Another clear double in the Infinite universe is the Booker-Comstock dual: two men, the same man who made a different choice.

What’s interesting about these two is how unalike they are, in comparison to the Luteces. They both are, to a certain extent, evil: Comstock has the racist, religious zealotry with a dash of hypocritical violence in his corner, while Booker has the gave-up-my-infant-daughter-for-money and the repenting-racist-who-still-shoves-skyhooks-into-people’s-faces evil in his corner.

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Booker DeWitt is Not a Hero: Why Bioshock Infinite is So Violent

Major spoilers for Bioshock Infinite. Didn’t watch/play? DON’T READ! booker copy

I’ve read a lot of controversy about the excessive violence in Bioshock Infinite – how it doesn’t make sense in the scope of what the game is about. It’s interesting, because I actually have the opposite opinion.

So first let’s get this out of the way: Bioshock Infinite is a violent game because it’s a first person shooter and that’s what people have come to expect. Half-Life 2, Metro 2033, Deadspace – even the first two Bioshocks, these games all have a certain level of violence in them, some give plot reasons for it, others do not.

But people have a gripe more with the level of violence in Infinite than the presence of it. To illustrate:

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About that Trailer… Bioshock Infinite: Burial at Sea, Episode 2 (Speculation)

Major spoilers for Bioshock Infinite and its DLC, Burial at Sea. Didn’t watch/play? DON’T READ!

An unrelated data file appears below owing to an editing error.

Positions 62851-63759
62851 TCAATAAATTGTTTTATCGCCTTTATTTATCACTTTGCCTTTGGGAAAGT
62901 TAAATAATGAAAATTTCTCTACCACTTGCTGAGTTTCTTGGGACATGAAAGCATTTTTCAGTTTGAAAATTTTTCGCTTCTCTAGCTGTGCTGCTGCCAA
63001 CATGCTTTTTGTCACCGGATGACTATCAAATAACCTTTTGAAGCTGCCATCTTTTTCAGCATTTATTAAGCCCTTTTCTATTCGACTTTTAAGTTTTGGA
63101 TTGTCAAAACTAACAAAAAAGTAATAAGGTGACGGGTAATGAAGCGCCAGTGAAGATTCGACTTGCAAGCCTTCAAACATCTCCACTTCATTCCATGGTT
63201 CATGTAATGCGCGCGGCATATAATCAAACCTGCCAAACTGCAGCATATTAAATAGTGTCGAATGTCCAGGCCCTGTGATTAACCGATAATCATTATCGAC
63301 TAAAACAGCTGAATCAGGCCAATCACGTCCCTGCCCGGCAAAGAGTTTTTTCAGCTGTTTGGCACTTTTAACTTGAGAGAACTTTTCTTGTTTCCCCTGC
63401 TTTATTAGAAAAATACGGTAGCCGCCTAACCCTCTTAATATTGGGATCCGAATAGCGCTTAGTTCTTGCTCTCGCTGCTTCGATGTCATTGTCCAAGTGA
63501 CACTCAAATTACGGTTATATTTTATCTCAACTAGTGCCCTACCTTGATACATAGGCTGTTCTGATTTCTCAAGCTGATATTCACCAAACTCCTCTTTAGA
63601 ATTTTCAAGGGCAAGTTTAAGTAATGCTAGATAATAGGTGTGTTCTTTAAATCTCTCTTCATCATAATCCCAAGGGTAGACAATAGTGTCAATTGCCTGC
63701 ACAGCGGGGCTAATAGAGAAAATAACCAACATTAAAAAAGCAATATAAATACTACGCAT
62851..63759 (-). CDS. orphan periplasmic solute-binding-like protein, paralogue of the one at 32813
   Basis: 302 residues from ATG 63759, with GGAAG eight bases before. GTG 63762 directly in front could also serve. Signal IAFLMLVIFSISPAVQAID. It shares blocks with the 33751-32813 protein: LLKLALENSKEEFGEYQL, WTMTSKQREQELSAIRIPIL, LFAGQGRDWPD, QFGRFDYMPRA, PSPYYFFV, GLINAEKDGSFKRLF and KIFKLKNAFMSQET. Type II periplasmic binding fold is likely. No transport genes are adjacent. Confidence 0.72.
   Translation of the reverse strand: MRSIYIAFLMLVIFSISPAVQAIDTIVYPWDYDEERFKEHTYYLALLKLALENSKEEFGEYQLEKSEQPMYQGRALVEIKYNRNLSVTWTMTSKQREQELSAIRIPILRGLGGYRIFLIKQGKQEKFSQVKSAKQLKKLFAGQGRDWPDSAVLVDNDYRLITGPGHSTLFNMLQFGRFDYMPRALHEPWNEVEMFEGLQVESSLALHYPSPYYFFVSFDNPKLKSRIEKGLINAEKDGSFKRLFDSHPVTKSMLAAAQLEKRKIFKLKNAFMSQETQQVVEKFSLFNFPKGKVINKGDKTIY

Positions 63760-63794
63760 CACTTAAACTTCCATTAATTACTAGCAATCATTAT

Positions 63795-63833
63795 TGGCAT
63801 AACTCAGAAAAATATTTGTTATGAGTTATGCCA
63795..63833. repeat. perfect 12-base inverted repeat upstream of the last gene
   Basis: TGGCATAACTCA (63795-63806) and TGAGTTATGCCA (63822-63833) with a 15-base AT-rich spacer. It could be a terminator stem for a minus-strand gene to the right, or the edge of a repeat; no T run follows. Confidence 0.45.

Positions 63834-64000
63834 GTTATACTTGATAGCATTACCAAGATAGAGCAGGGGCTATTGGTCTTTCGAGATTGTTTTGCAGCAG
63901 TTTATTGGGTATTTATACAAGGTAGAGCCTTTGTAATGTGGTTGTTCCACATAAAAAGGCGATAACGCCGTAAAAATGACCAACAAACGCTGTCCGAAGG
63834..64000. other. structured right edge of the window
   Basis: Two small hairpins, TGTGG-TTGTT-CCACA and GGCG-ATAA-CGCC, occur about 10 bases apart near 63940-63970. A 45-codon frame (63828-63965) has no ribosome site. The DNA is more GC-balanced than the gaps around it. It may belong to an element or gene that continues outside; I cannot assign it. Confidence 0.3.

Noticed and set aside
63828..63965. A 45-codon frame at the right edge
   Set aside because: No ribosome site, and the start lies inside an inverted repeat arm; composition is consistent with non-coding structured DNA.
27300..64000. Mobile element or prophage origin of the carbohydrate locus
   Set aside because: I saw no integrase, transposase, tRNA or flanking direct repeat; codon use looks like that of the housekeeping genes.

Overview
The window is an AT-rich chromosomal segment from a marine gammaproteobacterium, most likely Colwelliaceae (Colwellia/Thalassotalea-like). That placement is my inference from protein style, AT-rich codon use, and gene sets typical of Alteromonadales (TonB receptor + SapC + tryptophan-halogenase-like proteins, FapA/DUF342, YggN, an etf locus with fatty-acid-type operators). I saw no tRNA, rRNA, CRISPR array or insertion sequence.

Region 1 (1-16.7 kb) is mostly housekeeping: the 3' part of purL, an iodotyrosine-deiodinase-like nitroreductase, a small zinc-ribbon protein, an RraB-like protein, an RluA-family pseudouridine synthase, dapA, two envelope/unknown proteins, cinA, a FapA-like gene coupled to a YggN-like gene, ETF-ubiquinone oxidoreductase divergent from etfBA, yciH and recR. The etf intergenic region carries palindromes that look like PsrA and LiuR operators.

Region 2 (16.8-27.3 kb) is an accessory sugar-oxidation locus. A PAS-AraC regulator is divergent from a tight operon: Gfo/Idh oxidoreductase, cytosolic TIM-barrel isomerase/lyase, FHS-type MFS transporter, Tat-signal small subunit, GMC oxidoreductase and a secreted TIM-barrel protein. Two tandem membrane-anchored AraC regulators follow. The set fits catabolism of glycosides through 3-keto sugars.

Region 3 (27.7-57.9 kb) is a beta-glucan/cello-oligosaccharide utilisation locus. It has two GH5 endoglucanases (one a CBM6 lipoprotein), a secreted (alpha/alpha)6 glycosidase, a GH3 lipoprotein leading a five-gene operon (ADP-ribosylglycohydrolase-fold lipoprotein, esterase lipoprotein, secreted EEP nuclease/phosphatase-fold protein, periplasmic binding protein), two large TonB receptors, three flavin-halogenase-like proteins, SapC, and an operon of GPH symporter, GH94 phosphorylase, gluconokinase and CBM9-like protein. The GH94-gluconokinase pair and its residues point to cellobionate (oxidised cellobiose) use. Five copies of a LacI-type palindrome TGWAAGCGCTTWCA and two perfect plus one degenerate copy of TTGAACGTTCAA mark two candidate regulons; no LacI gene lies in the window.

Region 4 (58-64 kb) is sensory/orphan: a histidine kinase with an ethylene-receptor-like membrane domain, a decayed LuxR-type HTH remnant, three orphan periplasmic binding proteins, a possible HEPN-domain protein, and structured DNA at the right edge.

I know, I know, I blog about Infinite constantly, but did you see that trailer?

If you’ve been living under a rock for a month, go see it NOW.

Okay, now you’re back, confused? Me too. Where the hell did Booker come from – and how did he get to Rapture?


1) Booker has become “unstuck” like the Luteces and Elizabeth. Probably the most straightforward theory, but a little strange. I’ll admit, I didn’t think of it first, maybe because Booker doesn’t strike me as the omnipotent helper type. The remote stoicism was weirding me out.

That said, it’s entirely possible. Something about Booker’s death unstuck him from time. My hunch would be the fact that he was drowned before he became Comstock or remained Booker, but retained his memories of being Booker post-choice. The Elizabeths created a paradox where in order to drown Booker and erase Comstock they needed post-choice Booker but if they drown post-choice Booker to destroy the chance of Comstock they also destroy any chance of post-choice Booker which means that there is no Booker to drown. Time paradox! So maybe Booker exists on some omnipotent, time-traveling level with the Luteces.

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I Am You And You Are Me: The Luteces (Doppleganger Series)

Major spoilers for Bioshock Infinite. Didn’t watch/play? DON’T READ!

lutece2 copy

So let’s start off with the most obvious doubling in Infinite: the Luteces. They are our first and most blatant example of alternate versions of the same person, even though Rosalind likes to call Robert her ‘brother.’

The Luteces also act as the most obvious twin archetype in Infinite. They have Twin Telepathy and Coordinated Clothes; they are Creepy Twins and to a certain extent the Single-Minded Twins.

Robert: “Odd, isn’t it?”

Rosalind: “What’s odd?”

Robert: “The fact that we sometimes–”

Rosalind: “–finish each other’s sentences?”

Robert: “Exactly.”

Rosalind: “It would be odder if we didn’t.”

They are the Siamese twins in Lady and the Tramp, Desna and Eska from Legend of Korra, those creepy sisters from The Shining, the Weasley twins from Harry Potter, and childhood Jaime and Cersei from Game of Thrones.